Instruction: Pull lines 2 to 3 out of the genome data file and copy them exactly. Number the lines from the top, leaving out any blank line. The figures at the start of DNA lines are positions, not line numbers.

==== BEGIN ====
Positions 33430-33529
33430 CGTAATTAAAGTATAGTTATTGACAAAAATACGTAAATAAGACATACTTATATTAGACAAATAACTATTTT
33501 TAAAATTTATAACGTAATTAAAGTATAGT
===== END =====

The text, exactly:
33430 CGTAATTAAAGTATAGTTATTGACAAAAATACGTAAATAAGACATACTTATATTAGACAAATAACTATTTT
33501 TAAAATTTATAACGTAATTAAAGTATAGT